Nevertheless it was by way of a handful of productive journeys to Yosemite that they discovered their circulation. After seeing the collaboration and output achieved whereas hunkered down within the serene setting, they knew they wanted to discover a place collectively: Quickly, they relocated to a home in L.A. It’s not a far cry from the mannequin that TikTok collectives like Hype Home have employed, transferring into cinematic Hollywood mansions to collaborate on content material collectively. Whereas Peach Tree Rascals keep a decidedly down-to-earth method to self-promotion, in addition they perceive the facility of a great TikTok. “We've just a little basketball courtroom downstairs and have been improvising some loopy photographs,” Abdel-Khaliq says.

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Basketball stunts apart, the Peach Tree Rascals have been guided by their brimming optimism for the long run and development with every new launch. Their knack for unbridled positivity is on full show in tracks like “Issues Gained’t Go Means,” and the triumphant “Mariposa,” which landed them on Spotify’s Viral 50 chart, measuring a tune’s virality by how usually its shared, an enormous feat for the then-indie group. Their newest single “Not OK” takes a notably darker flip, with a title that unintentionally speaks to the current. Abdel-Khaliq describes the monitor as “the draw back of despair” the place you want a barrier between every part. “With the occasions happening proper now, it simply form of matches in in every single place,” he says.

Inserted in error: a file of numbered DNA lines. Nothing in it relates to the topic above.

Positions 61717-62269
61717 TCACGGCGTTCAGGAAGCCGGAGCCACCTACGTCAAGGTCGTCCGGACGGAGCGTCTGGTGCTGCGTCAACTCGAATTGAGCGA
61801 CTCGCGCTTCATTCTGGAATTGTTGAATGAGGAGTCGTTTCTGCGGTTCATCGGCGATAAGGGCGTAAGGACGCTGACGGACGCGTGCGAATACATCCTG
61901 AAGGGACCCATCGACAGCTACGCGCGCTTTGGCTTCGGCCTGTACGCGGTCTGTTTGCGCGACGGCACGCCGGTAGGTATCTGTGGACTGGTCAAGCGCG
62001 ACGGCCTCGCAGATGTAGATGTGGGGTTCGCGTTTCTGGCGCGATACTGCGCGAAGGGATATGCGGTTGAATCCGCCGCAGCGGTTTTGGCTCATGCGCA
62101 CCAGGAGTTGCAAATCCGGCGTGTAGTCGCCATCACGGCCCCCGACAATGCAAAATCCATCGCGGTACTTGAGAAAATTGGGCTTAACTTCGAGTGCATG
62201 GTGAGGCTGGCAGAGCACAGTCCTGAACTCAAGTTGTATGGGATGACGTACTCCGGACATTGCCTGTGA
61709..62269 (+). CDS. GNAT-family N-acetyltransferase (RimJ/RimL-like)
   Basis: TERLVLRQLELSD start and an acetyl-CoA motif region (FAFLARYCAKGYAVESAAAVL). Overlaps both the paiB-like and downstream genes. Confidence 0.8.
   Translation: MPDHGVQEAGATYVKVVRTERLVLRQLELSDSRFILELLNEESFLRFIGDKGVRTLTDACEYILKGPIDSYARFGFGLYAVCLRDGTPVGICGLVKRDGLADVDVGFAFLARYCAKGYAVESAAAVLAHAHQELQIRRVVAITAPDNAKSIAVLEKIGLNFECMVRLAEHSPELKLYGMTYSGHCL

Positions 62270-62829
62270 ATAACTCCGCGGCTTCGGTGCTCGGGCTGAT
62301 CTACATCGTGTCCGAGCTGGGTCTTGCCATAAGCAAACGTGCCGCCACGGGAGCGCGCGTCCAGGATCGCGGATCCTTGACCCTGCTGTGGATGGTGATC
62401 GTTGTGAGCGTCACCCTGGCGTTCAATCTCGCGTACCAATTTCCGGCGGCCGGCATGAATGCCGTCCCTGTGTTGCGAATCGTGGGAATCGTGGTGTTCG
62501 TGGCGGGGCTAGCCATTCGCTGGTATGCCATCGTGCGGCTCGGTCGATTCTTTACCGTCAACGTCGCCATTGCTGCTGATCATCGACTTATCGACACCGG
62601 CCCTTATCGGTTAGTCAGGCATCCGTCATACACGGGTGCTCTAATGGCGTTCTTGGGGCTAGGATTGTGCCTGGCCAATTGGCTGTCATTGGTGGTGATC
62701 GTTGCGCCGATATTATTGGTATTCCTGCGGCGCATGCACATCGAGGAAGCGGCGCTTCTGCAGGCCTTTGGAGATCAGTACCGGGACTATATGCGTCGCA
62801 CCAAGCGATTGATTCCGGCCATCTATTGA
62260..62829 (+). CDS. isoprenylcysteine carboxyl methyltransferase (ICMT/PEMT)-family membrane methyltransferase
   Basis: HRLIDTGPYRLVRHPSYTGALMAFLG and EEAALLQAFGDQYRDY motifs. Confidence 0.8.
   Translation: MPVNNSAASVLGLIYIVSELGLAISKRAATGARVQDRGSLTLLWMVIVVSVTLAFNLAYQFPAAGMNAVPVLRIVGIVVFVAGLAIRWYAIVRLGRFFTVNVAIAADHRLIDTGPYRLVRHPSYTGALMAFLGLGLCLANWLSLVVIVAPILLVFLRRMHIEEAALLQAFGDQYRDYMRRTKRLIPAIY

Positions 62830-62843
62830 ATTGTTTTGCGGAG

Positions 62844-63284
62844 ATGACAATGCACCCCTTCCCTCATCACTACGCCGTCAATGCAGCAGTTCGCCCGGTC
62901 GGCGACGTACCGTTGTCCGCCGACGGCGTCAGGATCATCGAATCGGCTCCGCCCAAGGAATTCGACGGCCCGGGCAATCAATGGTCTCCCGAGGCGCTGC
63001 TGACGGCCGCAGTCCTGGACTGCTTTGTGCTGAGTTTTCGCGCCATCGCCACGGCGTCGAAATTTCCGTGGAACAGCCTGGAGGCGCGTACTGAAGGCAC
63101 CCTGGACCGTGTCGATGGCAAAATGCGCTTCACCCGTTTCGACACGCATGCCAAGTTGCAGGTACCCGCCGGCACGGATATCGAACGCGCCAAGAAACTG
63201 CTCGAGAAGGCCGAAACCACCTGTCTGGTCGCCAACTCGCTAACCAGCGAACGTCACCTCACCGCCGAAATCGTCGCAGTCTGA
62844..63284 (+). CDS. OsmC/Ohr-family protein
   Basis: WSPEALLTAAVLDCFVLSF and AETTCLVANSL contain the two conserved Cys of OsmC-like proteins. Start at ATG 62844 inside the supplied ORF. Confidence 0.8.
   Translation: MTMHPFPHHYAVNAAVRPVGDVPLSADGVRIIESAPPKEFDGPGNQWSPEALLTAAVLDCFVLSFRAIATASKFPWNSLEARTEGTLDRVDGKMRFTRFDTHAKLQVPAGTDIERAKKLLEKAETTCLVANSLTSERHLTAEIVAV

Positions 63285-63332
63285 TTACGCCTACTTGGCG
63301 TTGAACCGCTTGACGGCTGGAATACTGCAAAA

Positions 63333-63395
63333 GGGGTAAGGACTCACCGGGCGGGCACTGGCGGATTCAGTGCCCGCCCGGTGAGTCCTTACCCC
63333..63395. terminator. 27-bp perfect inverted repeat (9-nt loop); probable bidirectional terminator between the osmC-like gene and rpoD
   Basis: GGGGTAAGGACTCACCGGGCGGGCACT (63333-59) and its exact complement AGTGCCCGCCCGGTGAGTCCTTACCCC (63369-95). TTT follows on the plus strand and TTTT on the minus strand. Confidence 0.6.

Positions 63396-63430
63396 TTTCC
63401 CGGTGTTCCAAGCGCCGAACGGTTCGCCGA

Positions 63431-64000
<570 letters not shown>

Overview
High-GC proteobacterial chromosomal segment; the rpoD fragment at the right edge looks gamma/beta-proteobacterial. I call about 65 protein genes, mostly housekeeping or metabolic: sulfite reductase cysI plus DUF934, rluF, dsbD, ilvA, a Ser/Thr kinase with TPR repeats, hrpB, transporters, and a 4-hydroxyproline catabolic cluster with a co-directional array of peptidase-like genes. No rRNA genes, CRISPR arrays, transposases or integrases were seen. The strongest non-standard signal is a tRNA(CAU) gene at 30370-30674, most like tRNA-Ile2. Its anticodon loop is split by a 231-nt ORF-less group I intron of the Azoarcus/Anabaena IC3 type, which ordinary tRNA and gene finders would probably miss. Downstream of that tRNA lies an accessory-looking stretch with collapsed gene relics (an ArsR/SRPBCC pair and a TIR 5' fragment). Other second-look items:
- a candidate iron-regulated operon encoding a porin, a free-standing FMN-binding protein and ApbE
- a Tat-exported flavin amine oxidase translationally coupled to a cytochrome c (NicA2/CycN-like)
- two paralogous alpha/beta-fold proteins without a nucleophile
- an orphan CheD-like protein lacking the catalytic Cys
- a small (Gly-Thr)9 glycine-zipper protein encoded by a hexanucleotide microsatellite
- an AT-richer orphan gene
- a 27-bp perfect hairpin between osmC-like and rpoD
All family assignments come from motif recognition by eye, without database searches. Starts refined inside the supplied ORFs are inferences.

The video for “Not OK,” premiering completely on MTV Information, captures the glitchy and dim emotions of all-time low. Making artistic use of blurred photographs and lighting, Abdel-Khaliq wanders dejectedly by way of the evening with a security cone on his head, drifting by way of parking tons, cityscapes, and the center of the road. “Don’t attempt that at residence,” he notes. As a result of they didn’t have entry to a further workforce for the video, as a consequence of social distancing pointers, they hopped within the automobile and went with the circulation. “It’s how we shoot a number of our stuff,” Pizano says. “There’s no actual vacation spot, we simply drive wherever we're within the second.”